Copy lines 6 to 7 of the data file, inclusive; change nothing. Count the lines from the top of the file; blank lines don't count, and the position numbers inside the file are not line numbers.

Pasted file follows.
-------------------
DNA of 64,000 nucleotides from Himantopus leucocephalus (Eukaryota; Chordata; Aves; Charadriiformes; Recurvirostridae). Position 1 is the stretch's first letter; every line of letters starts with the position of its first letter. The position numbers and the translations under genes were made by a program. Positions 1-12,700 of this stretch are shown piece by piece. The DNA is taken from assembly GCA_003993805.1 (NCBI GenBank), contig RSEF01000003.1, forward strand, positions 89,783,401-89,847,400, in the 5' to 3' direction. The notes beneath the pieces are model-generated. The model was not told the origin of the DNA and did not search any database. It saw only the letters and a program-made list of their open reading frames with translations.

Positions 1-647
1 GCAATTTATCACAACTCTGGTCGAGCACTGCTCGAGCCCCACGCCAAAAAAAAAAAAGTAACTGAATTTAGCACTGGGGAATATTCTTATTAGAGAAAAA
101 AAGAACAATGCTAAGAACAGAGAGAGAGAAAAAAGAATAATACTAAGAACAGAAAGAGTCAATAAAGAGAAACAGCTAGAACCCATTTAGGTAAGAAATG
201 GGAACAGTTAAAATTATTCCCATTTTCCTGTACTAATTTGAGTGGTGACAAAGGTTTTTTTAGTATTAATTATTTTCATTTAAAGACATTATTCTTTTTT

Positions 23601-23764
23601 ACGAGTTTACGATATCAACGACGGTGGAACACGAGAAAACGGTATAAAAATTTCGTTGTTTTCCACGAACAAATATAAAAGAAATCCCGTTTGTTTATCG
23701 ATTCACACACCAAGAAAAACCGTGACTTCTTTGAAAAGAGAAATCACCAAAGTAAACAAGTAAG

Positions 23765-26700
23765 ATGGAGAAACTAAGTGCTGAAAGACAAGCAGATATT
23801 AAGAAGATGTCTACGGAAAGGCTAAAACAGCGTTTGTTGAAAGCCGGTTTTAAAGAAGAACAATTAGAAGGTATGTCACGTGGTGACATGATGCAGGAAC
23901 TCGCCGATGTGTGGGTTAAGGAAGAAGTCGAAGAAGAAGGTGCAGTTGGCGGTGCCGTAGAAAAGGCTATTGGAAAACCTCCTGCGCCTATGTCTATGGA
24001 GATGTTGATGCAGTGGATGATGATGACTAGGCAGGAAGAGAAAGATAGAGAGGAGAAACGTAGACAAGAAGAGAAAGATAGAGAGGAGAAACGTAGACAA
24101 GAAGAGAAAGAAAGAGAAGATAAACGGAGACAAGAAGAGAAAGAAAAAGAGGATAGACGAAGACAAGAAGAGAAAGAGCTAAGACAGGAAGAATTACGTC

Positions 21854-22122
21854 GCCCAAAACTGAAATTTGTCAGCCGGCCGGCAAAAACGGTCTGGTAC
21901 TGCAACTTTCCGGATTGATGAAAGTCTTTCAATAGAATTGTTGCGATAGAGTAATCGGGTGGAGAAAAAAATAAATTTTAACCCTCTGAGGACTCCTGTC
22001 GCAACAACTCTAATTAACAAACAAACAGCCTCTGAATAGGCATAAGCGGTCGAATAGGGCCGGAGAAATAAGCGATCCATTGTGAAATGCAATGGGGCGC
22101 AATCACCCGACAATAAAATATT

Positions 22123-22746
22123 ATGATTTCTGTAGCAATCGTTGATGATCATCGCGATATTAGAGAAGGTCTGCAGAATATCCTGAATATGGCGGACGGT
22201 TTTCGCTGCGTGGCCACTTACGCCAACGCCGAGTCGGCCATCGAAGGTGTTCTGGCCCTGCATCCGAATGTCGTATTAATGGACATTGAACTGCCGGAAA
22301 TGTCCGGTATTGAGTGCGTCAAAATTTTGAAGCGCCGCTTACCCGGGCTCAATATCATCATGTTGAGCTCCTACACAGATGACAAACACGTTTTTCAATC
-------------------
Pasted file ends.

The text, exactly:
Positions 23601-23764
23601 ACGAGTTTACGATATCAACGACGGTGGAACACGAGAAAACGGTATAAAAATTTCGTTGTTTTCCACGAACAAATATAAAAGAAATCCCGTTTGTTTATCG